The team behind 'Miss Fisher’s Murder Mysteries', Deb Cox and Fiona Eagger, are back with 'Newton’s Law', starring Claudia Karvan. Eagger talks to IF about the show’s development and shooting in the ABC carpark.

How’s Newton’s Law going?

We’re in the middle of a 12-week shoot. Deb [Cox] and I just went to MIPCOM and you pay dearly for taking [time off]. We went and came back within a week but a lot of things stockpile.

Did you go there to show footage from the show?

Yeah, ABC Commercial is distributing the show for rest of world, and we did a little MIPCOM teaser trailer. It's not our official trailer because not all the material had been shot. And then Deb and I obviously had some meetings with the people they wanted us to. Just to meet some of the North American platforms and talk about what the show is and where there's an alignment between the shows we create and their audience base. 

It seems like Acorn TV is picking up a lot of Aussie shows.

They've certainly had a lot of success with Miss Fisher. Miss Fisher's been on a number of platforms; Acorn had it originally for DVD in the UK, and they've got their own platform in America. So PBS, Acorn and Netflix in the States. People are wanting more bespoke material just for them, so those sort of SVOD platforms are now paying more money so they can get a more exclusive window. It is a changing market and it means that things like Miss Fisher can do multiple sales into the same territory.

Given the success of Miss Fisher in America and overseas generally, how much are you thinking about the global market when developing a show?

We love having things that travel. There's nothing more satisfying than that. Miss Fisher has been such a blast. It's sold to over 160 territories. I think this will sell on its strengths of its optimism and its warmth and characters rather than the genre of a legal show. I think it's a tougher sell than Miss Fisher. But there are more niche markets [now], so there's a lot more opportunity for something like Newton's Law to sell internationally than when they released Seachange. At that point you only had your big buyers, so I think the fragmentation of the market means [that] things will travel internationally. It's just a matter of the money that you get for those sales.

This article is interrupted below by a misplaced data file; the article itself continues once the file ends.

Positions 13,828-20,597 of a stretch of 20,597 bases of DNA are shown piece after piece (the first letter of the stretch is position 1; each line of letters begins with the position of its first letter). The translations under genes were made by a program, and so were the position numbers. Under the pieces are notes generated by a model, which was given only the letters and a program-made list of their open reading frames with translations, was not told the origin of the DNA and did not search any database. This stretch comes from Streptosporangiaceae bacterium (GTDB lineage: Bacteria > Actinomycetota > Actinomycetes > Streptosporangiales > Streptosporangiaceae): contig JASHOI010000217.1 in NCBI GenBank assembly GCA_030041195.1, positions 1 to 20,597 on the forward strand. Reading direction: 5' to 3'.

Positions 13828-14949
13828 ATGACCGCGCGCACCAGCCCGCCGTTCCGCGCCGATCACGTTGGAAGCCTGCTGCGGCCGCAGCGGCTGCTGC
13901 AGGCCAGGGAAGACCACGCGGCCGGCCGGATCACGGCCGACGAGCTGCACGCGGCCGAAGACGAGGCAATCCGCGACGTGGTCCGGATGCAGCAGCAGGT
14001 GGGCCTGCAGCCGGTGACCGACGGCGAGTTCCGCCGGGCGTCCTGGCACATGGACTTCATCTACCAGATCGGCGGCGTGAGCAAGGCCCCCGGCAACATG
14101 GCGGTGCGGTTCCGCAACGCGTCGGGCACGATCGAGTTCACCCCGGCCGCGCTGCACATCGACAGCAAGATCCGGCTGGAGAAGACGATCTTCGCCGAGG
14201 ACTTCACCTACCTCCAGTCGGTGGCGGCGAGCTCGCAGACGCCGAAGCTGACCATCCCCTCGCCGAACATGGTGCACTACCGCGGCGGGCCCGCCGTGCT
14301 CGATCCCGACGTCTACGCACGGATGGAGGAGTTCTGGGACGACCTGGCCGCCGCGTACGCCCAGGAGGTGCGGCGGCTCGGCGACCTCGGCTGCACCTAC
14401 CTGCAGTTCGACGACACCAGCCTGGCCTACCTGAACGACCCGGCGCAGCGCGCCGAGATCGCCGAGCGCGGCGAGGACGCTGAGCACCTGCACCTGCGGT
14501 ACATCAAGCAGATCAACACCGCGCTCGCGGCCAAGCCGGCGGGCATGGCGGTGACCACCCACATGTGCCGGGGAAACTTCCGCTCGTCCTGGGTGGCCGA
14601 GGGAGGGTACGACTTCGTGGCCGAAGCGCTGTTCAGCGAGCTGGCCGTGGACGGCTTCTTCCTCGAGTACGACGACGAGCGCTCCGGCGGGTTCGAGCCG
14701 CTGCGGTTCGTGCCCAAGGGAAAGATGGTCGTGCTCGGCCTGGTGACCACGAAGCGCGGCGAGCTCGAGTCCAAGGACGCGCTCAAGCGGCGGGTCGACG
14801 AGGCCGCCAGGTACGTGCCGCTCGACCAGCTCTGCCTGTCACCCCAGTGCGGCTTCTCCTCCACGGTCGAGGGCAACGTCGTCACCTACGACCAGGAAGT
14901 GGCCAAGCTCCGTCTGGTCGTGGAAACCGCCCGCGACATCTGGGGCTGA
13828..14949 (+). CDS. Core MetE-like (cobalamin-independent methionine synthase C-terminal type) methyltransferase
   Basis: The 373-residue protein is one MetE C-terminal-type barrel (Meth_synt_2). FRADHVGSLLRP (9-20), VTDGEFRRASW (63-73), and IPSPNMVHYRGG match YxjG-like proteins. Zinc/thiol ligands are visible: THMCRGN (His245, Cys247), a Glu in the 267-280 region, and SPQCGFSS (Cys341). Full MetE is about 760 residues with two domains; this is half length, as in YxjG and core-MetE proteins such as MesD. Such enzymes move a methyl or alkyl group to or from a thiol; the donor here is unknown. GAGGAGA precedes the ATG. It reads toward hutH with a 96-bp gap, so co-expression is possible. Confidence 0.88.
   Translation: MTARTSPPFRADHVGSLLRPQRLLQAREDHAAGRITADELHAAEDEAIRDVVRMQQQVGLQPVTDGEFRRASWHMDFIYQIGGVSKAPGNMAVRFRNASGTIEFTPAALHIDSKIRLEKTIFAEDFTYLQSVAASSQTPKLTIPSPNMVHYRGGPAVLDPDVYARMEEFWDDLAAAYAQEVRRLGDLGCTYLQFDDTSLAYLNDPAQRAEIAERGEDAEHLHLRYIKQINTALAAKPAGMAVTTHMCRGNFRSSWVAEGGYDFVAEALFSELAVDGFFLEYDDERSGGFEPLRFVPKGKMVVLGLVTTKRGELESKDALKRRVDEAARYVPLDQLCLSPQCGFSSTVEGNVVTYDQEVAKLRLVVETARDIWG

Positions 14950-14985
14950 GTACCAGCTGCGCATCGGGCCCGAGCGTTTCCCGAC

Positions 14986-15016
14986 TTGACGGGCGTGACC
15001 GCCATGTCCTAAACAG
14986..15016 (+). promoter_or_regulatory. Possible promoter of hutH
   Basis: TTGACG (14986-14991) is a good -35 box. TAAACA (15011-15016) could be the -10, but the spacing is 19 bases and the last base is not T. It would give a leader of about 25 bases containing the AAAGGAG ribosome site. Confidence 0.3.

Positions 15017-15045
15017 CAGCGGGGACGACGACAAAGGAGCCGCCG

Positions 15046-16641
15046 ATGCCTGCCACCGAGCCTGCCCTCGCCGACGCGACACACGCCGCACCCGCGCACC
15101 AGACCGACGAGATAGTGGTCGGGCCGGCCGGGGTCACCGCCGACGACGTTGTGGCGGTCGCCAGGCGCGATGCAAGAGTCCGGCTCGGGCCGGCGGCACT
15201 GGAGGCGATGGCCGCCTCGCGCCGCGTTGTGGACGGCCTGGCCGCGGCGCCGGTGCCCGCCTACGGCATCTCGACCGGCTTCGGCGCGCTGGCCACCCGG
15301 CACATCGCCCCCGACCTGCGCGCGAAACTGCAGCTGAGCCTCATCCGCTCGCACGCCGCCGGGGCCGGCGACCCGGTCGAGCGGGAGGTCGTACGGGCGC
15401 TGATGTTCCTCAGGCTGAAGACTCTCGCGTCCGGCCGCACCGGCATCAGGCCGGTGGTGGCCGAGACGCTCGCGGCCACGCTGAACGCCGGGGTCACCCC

Who came up with the idea for the show?

Deb and I were doing an application for an Enterprise scheme quite a few years ago in a cafe. You had to have a number of projects and one thing Deb and I never find difficult is coming up with ideas for new television series. We were actually trying to find something we wanted Miriam Margoyles to do. The concept was a legal show, where the lead had had a recent loss and was working on a lot of pro-bono cases when an old friend asks her to work for his law firm. So it wasn't romantic, it was [for] a slightly different age group. The broadcaster at that stage said, could she bit a bit younger, could there be a bit more romance, and things evolve. That would have been two or three years ago.

How did it develop?

We brought in Belinda [Chayko], Elizabeth Coleman, Chris Corbett, writers that we use on Miss Fisher that we know and trust. Also we were very fortunate to have Alison Nisselle, who had started as a development manager at the ABC at that stage. She’d done shows like Marshall Law and Janus, so she was able to help us on that [legal] front, because really it was like learning a new language. We knew we wanted it to be slightly off the wall, a different way of approaching a legal case. Kerry Greenwood, who wrote the Miss Fisher books and was a Legal Aid solicitor, gave us access to some of her cases.

How's the shoot been going?

It's been strange, because we've been in Miss Fisher land for so many years, and you know the ins and outs of the show. So there's that sense of nervousness, because until you get the first ep locked off you're never quite sure what the beast is. But there's no one better than Deb when it comes to this sort of television: an understanding of what's going to keep a story engine going. We wanted to talk about women who do too much and don't apologise for it.

Where have you been shooting?

We've been shooting at [ABC HQ] Gordon Street in Elsternwick. The Ripponlea studios. Which won't be here much longer. We've turned their car park into a set. Then there's a back shed: we've turned that into a court. Then there's the old canteen they don't use anymore: we've turned that into a cafe and bar. So we've sort of invaded the whole building. They want to move and we don't want them to.

What has it been like having a leading lady in Claudia Karvan who's also an experienced producer?

Oh it's delightful. She so appreciates what we do and she's so happy not to be doing it (laughs).

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